Angela Merkel's CDU suffers German state election setbacks

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Media captionThe vote could have wider consequences for Chancellor Merkel

The party of German Chancellor Angela Merkel has suffered defeats in two of three states holding regional elections, exit polls suggest.

They indicate the Christian Democrats lost support in Baden-Wuerttemberg and Rhineland Palatinate, but remain the largest party in Saxony-Anhalt.

The anti-migrant AfD achieved gains in all three states, exit polls indicate.

The elections were seen as a test of support for Chancellor Merkel's policy of accommodating refugees.

More than a million migrants and refugees entered Germany in 2015.

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In the western state of Baden-Wuerttemberg, a former stronghold of the conservative Christian Democrats (CDU), support for the party reached a historic low of about 27%, the exit polls suggest.

They say the Green-led coalition currently in power won the election.

Analysis: Damien McGuinness, BBC News, Berlin

The unprecedented success of the populist AfD shows just how vehemently some German voters disagree with Chancellor Merkel's pro-refugee stance. Many are conservative voters disenchanted with her centrist policies, and swayed by the robust populist narrative offered by AfD.

So is this a blow to Mrs Merkel's leadership? Not necessarily. It was also a historic victory for the Greens, who support the chancellor's position on refugees.

And during the campaign in Baden-Wurttemberg and Saxony-Anhalt the CDU candidates saw their voters fall away as they sporadically tried to undermine the chancellor's message and regain the populist ground from AfD.

Remarkably in those states it was the CDU's left-wing opponents who backed Mrs Merkel's refugee policies most consistently - and tonight reaped the rewards for it. These results are proof that Germany is becoming increasingly polarised between voters who passionately support Mrs Merkel's pro-refugee stance and those angered by it.

In Saxony-Anhalt, a poor, eastern state where the CDU and the Social Democrats govern together, that coalition looks set to remain in office but the exit polls say Alternative Fuer Deutschland (AdF) won about 22% of the vote.

The Social Democrats are set maintain their hold on Rhineland-Palatinate, a state the CDU had hoped to capture.

'Real opposition'

Already represented in five of Germany's 16 regional parliaments, the AfD has campaigned on slogans such as "Secure the borders" and "Stop the asylum chaos".

German Vice-Chancellor Sigmar Gabriel said on Saturday that gains for the AfD would not change his government's stance on immigration.

He said: "There is a clear position that we stand by: humanity and solidarity. We will not change our position now.

But in Berlin on Saturday, about 2,000 right-wing demonstrators carrying German flags chanted "Merkel must go!" and "We are the people!".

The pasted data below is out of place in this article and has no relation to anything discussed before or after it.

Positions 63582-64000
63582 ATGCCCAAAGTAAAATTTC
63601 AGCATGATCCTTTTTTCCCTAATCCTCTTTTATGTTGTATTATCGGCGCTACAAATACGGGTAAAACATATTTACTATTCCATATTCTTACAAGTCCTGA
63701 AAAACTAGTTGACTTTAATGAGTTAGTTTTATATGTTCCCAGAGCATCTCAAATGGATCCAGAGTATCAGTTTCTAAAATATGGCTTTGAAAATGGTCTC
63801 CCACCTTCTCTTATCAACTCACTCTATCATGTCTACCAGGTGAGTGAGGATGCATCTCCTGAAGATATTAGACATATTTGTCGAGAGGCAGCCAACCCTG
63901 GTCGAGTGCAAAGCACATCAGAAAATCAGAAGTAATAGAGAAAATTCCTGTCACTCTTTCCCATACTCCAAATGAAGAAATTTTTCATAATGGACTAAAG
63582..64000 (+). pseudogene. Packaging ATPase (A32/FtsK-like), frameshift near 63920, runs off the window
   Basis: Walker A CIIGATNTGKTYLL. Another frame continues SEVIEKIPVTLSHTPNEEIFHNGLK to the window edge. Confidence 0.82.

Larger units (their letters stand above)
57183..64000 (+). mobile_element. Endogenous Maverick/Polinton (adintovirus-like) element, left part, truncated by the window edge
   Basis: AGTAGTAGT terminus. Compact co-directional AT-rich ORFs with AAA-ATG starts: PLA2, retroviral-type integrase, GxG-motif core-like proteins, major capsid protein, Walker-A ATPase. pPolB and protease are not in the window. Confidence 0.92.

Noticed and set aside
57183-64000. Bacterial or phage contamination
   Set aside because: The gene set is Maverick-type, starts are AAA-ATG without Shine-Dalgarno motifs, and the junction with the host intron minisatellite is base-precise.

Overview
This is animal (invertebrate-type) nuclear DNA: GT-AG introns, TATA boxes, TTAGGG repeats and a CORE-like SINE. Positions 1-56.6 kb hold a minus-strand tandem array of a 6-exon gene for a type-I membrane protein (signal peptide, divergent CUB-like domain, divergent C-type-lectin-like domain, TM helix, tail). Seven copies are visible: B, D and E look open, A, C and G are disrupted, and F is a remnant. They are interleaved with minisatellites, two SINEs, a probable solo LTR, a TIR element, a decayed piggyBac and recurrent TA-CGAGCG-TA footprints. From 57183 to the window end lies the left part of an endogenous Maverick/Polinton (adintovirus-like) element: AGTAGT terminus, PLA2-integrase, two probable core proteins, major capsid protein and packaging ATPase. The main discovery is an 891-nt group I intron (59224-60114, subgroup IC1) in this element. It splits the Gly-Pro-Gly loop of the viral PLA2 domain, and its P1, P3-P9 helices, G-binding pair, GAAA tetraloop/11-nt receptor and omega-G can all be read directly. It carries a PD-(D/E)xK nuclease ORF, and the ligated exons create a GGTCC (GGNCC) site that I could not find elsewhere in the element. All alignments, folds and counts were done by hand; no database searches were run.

Image copyright Getty Images
Image caption A Green-SPD coalition is staying in power in Badem-Wuerttemberg
Image copyright Getty Images
Image caption Right-wing activists protested against government policies in Berlin on Saturday

The poor results could put additional pressure on Mrs Merkel, just as she is trying to push through an EU deal with Turkey to reduce the numbers of migrants and refugees entering western Europe.

As Europe's largest economy, Germany has a leading role in policy-making for the European Union.

At a summit earlier this week, the chancellor promoted a last-minute draft of the deal and demanded the support of other European leaders.

Ms Merkel still needs to complete that deal at another summit at the end of this week. If her party performs poorly on Sunday, she will go into that meeting weakened.

The meetings and demonstrations came as thousands of migrants have massed in muddy camps in the Greek border town of Idomeni after countries across the Balkans closed their borders.


  • Founded in 2013 by Bernd Lucke, Alexander Gauland and Konrad Adam to oppose German-backed bailouts for poorer southern European countries
  • Mr Lucke, seen as a moderate, wanted Germany out of the euro but his colleagues were unhappy that he wanted to focus exclusively on euro-related issues
  • He quit the party in early July 2015, arguing it was becoming increasingly xenophobic
  • Right-winger Frauke Petry replaced him as party leader
  • It became the first anti-euro party to win seats in a German regional parliament, receiving almost 10% of the vote in the eastern German state of Saxony in 2014, and went on to win seats in four other states' parliaments in 2014 and 2015
  • The party had seven MEPs elected in the 2014 European elections (including Mr Lucke), but only two remain party members
  • AfD was part of the European Conservatives and Reformists Group, like the UK's ruling Conservatives, but its two MEPs look set to be expelled from the group over comments on shooting refugees

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